Tuesday, December 30, 2008

Banaspberry Pancakes

Gluten freedom is hard to have, hardest when it is forced upon you and you don't really want to accept it (in my case), but also half but also very brave to take on as possibly a sympathetic arm around a shoulder (in Alex's case when we cook together). There's a lot to consider and when you throw veganism into the mix sometimes its sort of like "why bother?".
we shall perservere.
Because that's what you do, y'know. Just go with it. Options keep opening up to people with gluten intolerances, more cafes and restaurants are providing alternatives, some have tkaen the option of not charging extra to provide for those who have dietary requirements and that is pretty awesome. Once upon a time, pancakes that I could eat (gluten free and vegan and not disgusting, thanks) and enjoy eating seemed quite far-fetched and a lot of wasted batter were chucked in attempts to make something that might do for particular cravings, at whatever hour of the day. For some reason, this seemingly simple dish baffled us. Was it because of the gluten free? Was it because of no eggs? we couldn't figure it out.

A very simple recipe from Tony Weston and Yvonne Bishop's "Vegan: Over 90 mouthwatering recipes for all occasions" sent us on the right trail. Their recipe gave us ideas for a very simple fail-proof formula for the vegan pancake, that is easily transferrable to gluten free flours, if you make the adjustments to liquid and flours as you see fit whilst combining.
The recipe in the book says to cook them with rapeseed oil but as the idea of that seems just way too healthy for me, I tend to go with a dairy free margarine if I have it around in the fridge. Apologies for being a bit 'tradish'. This recipe makes HEAPS but sent us on our way.
The next trick was getting a handle on how hot the pan should be and how much oil/marg should be on the pan before/whilst cooking each pancake. Go with your instinct and like Pip's said:
Remember to give the first pancake to the dog. Them's the rules. Which I don't 100% agree with, maybe because I don't have a dog - but I do have the powers of the deduction required to see what alterations need to be made after the first pancake if it isn't a success. and sometimes I'll eat anything, god damn.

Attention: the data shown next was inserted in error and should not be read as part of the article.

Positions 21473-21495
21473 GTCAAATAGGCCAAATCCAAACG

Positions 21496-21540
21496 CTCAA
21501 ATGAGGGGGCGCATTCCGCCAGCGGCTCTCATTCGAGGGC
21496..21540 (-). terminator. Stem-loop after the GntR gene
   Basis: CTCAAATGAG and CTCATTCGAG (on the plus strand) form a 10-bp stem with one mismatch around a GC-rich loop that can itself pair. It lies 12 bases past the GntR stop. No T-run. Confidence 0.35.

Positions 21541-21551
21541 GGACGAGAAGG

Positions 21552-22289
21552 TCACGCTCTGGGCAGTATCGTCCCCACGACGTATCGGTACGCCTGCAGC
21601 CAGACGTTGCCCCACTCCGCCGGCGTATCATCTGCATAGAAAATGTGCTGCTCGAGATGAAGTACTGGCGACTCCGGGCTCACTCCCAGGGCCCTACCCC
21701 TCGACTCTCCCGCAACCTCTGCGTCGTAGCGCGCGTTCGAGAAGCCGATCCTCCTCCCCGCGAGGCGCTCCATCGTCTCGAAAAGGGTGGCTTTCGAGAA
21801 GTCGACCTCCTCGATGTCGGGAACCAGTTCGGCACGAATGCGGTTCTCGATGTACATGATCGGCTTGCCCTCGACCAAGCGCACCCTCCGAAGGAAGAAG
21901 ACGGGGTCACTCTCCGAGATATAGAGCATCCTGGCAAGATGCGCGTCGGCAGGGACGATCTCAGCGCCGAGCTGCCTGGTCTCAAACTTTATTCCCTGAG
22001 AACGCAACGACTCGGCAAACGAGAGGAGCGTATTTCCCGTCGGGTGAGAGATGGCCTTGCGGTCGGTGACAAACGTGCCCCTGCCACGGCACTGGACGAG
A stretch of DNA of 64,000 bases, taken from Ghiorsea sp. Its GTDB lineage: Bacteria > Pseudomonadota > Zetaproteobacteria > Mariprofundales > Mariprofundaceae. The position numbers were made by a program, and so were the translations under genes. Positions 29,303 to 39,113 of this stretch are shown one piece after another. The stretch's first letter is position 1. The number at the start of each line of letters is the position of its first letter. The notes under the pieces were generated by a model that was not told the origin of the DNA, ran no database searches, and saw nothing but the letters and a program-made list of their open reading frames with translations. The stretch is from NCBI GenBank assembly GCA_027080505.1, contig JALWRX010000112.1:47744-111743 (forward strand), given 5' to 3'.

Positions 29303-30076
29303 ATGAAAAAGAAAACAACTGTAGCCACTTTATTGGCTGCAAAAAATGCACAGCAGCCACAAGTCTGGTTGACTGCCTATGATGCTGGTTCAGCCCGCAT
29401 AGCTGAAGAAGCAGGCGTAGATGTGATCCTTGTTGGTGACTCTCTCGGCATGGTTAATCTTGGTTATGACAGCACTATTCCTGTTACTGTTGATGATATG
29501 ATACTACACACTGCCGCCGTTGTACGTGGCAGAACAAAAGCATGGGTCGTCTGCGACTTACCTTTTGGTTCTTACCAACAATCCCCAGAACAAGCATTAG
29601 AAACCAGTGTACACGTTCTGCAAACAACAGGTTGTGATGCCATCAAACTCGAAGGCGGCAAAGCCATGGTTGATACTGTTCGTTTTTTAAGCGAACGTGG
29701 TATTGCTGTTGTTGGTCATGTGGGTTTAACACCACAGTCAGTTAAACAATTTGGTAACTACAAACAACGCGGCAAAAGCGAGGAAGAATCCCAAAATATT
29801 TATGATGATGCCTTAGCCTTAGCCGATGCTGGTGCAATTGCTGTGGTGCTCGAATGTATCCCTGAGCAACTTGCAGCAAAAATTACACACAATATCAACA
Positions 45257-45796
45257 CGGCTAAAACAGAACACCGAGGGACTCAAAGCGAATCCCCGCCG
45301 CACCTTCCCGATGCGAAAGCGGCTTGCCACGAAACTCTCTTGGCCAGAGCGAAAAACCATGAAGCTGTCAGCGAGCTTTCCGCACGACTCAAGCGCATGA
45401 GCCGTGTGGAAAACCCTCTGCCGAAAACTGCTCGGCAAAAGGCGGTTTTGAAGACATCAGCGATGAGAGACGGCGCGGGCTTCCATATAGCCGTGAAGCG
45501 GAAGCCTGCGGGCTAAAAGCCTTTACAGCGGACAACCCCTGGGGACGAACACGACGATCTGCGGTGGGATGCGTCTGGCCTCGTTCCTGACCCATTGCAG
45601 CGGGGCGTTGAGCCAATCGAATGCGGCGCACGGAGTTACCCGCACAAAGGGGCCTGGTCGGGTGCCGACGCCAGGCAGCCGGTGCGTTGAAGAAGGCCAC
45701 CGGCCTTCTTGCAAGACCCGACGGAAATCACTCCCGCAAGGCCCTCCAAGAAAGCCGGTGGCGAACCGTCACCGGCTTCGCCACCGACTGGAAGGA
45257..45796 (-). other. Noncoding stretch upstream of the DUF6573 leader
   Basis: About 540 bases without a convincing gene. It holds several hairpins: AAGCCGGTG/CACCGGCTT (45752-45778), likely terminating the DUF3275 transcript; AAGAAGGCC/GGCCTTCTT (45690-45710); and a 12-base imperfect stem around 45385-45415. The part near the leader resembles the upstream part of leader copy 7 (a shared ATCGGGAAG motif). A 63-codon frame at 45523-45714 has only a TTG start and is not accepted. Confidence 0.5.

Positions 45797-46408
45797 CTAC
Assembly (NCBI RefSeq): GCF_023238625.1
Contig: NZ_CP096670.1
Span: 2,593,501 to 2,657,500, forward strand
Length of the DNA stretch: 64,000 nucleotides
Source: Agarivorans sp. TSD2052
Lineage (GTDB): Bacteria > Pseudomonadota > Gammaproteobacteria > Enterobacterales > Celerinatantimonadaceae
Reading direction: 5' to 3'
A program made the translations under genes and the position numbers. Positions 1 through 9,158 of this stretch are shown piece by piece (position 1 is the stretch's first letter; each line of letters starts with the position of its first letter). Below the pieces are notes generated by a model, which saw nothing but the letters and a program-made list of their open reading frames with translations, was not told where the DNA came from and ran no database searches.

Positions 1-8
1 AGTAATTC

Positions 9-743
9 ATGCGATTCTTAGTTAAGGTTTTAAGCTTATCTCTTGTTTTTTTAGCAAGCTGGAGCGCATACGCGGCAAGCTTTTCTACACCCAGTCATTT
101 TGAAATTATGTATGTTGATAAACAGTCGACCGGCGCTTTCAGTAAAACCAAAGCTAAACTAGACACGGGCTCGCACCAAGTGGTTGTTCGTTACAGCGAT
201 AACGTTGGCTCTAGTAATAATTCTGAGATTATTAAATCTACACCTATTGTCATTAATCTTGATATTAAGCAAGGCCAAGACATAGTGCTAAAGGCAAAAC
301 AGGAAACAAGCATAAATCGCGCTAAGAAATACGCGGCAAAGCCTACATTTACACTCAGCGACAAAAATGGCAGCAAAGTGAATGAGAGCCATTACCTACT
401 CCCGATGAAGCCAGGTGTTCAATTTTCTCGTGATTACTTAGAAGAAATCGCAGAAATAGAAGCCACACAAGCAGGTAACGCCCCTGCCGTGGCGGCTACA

The self raising flour is optional but offers a fluffly pancake and the aeration in the batter provided from the baking powder or bicarb or whatever seems to work in favour for the gluten free flours I use. It's easy to go without, for a thinner pancake, but I'm already using margarine to cook them with, so I'm going to stick with my nostalgia, thankyouverymuch.

I'll make a goddamn crepe when I feel like it, but these are banana and raspberry pancakes for lovers who are not concerned wit
h risking diabetes or belly-expansion.

1 cup buckwheat flour
1 cup plain flour

1 heaped teaspoon baking powder

1 healthy pinch of salt

1.5 cups rice milk mixed with 2 teaspoonse apple cider vinegar and left to curdle

.5 cup sugar

1 teaspoon vanilla essence

1 overripe banana

and as many frozen raspberries as we thought seemed to be reasonable

Combine flours, Baking powder and salt.
In a seperate bowl mash your banana (the riper, the easier to do this. my favourite trick is to pre-mash the banana whilst it's still in it's skin by gently squeezing it from either side till the firm fruit becomes (he he he) a floppy phallus and then peeling it into a bowl and finishing it off with a fork.
To the banana, add the vanilla essence, curdled milk+vinegar mix and sugar.
Make a well into the flour mix bowl and combine well. Add more flour or milk as you see fit, if necessary. When you're happy with the consistency, throw in the raspberries and fold.

I feel like I need to stress the importance of coverage with the oil base you're using in the pan for this recipe. I've had way too many "scrambled" pancakes to not be paranoid. When melting the margarine into the pan, make sure you're oiling up the whole pan and not just spots. When you're happy with the coverage and the heat of the pan, its time to get to work.
Ladle out the mixture into the pan (I like to see how far one batch of batter can go and do half-ladles of it and tip the pan from side-to-side to spread out the batter), when bubbles start to surface, this is when i start lifting the pancake, so we know it's time to get going.
The second side of the pancake should take about or even less than 2 thirds of the time it took to get the first side cooked, depending on taste and heat variables.
It's good to be careful not to burn the pancakes but too much urgency can weild a mushy inside pancake, which can be tastey but is not what you should be aiming for.

This should make a moist pancake that you can taste the banana from (some vegan banana pancake recipes ignore the flavour of the banana and use the fruit solely as an egg subsitute which I find disappointing) and are completely deserving of the impending heart attacks that Alex and I are likely to suffer from if we keep up the marg/sugar kick. If we hadn't spread the batter on the pan and left them thicker they would have been quite delightful as pikelets, but we were pancaking.


Mandee said...

Léna, they look delicious! My face cafe (ore-vegan) used to do banana in pancakes and you could actually see the pces of banana, anytime I try to replicate it I burn the 'narna.

And I have some of that Rowie's pastry mix in the cupboard! I've had it for months but was hesitant to use it with Orgran Egg Replacer. I will give it a go next time we do pie/crumble, ta!

Mandee said...


Amira said...

those pancakes looks sooo good, i just got that Vegan book for christmas but haven't tried any recipes yet, those millet burgers have been looking mighty tempting lately thought. Any advice on another really good recipe from this book?

I'm Philippa O said...

nice. maybe you should have a fairwell breakfast???